It seemed to me that the crazy crowded bright hot shelter was a beautiful place. I thought, 'This is the second battlefield. The battle now is going on over the helpless bodies of these men. it is we who are doing the fighting now, with their real enemies.'
It was my business to know which of the wounded could wait and which could not. I had to decide for myself. There was no one to tell me. If I made any mistakes, some would die on their stretchers on the floor under my eye who would not need have died.
we send our men to the war again and again, just as long as they will stand it; just until they are dead, and then we throw them into the ground.
this struggle to save men's lives, by doing small things accurately at the right moment-without fuss, without noise, without sign of fatigue or hurry, or nervousness or despair.
Their faces were old and their clothes were old and their bodies were old, and the spirit in them was old. There was no youth in any one of them.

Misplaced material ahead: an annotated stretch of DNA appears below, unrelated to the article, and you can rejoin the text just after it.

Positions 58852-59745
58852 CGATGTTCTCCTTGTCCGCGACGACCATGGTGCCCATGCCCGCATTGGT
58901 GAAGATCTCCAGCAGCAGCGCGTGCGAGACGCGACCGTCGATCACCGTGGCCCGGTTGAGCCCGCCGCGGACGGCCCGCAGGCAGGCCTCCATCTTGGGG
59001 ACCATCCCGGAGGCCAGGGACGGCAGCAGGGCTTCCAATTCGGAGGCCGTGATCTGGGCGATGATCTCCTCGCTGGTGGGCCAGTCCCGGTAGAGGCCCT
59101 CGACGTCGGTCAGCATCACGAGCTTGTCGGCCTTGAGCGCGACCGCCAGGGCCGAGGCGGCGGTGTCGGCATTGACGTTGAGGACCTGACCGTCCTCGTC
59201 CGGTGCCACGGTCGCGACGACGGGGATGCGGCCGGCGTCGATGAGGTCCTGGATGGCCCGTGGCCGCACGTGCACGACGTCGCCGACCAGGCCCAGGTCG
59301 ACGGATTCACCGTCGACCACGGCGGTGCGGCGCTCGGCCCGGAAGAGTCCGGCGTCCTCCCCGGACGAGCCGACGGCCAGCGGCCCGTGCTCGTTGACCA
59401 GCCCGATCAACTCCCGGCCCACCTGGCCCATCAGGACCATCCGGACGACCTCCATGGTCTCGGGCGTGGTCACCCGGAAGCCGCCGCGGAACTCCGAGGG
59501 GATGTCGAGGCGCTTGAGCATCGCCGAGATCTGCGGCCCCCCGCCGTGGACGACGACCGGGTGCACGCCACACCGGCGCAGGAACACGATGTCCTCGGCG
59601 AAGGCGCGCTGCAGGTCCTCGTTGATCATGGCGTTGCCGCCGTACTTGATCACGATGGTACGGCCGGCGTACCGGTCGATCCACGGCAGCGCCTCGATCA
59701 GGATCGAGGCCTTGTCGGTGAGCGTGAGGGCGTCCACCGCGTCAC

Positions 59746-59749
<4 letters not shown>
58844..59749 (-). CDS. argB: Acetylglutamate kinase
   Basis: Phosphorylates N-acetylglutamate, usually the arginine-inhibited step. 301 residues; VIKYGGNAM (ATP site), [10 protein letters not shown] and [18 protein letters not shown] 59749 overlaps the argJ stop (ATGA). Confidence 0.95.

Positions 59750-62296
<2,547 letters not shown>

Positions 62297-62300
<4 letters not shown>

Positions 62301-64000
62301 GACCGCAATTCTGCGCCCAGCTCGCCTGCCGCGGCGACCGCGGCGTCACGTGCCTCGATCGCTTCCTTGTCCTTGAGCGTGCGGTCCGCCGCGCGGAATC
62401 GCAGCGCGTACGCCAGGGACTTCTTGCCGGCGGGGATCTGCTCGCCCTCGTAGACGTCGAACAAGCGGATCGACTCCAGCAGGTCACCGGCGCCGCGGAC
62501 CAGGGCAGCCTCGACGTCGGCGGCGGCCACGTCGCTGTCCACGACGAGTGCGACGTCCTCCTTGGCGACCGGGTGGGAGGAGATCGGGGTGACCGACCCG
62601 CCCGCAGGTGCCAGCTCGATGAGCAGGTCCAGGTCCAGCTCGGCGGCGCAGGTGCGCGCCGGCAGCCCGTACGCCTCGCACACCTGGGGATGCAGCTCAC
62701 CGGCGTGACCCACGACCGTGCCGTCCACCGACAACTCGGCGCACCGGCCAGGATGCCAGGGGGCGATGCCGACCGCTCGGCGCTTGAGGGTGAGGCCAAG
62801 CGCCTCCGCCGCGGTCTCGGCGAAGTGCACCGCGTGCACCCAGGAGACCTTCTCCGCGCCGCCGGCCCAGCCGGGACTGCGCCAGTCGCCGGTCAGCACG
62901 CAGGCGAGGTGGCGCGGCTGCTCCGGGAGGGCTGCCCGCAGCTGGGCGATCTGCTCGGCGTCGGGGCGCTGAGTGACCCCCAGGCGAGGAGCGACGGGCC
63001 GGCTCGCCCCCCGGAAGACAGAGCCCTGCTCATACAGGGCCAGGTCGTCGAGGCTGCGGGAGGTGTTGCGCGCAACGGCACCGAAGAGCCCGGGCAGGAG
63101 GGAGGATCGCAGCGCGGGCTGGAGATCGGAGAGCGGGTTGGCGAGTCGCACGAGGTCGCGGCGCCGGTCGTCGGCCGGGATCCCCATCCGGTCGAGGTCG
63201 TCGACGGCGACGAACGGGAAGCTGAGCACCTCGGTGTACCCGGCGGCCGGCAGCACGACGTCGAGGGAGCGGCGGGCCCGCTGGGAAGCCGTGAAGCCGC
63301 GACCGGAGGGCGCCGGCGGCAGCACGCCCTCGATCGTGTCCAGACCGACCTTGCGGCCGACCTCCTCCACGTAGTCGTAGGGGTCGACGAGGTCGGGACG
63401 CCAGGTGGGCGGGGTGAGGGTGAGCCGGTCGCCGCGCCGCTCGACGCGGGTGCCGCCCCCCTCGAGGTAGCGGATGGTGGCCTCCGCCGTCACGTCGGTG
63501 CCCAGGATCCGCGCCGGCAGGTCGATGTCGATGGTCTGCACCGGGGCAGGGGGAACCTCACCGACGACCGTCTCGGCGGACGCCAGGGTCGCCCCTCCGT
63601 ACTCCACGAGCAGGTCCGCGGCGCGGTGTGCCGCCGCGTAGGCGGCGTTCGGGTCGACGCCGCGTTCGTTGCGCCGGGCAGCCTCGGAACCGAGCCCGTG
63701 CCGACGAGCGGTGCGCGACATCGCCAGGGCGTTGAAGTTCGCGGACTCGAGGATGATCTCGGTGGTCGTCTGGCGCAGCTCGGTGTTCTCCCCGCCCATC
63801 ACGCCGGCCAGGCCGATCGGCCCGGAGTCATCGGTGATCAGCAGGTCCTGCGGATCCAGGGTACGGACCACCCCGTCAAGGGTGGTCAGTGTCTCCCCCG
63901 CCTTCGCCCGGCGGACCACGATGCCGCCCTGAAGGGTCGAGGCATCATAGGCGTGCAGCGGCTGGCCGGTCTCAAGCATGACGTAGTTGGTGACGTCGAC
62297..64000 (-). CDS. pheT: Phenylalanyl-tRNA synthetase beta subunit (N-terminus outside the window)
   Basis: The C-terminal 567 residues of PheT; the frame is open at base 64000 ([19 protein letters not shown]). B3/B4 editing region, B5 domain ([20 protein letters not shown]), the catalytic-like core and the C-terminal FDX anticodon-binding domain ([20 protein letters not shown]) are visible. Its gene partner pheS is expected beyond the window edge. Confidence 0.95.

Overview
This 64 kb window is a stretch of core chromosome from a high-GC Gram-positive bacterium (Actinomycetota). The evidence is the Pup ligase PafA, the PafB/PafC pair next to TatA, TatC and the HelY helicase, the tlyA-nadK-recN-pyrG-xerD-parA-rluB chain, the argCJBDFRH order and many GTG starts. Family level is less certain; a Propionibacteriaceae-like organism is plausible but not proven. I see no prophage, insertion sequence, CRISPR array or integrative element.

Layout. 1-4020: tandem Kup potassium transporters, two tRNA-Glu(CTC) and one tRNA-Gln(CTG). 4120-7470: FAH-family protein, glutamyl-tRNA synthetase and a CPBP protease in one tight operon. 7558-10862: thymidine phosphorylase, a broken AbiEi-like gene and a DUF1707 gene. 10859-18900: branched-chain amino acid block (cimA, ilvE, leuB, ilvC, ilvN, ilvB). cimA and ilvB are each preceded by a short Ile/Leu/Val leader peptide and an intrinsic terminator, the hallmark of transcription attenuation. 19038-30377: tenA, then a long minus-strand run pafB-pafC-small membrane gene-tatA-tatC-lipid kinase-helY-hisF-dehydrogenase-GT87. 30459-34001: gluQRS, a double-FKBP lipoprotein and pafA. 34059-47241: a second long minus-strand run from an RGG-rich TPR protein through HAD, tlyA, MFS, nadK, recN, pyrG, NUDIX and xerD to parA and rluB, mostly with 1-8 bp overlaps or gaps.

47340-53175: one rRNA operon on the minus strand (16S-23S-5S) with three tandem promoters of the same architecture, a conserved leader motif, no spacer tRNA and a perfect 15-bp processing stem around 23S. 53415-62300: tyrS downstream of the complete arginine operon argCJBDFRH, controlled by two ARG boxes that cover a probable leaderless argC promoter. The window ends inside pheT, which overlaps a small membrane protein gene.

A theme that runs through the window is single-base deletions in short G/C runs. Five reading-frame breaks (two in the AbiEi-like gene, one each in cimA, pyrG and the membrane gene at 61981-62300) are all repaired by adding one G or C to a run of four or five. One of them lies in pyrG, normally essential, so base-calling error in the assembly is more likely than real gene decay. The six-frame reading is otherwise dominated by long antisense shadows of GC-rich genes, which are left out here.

They moves laboriously through the dust, as if they were dragging chains. But there was no sound from them save the dull sound of their feet tramping the road.
It is one's duty to look at the paper. It is one's duty to look at the man. It is one's duty to find out where he has come from and where he is going.
stupefied, patient, hopeless eyes, how boring it is to be a hero.
Pity is exhaustible. What a terrible discovery! If one ceases for one instant to pity Mr. Wicks he becomes an awful bore.
I blushed with horror and responsibility, standing there watching six hungry men pretending to be philosophers.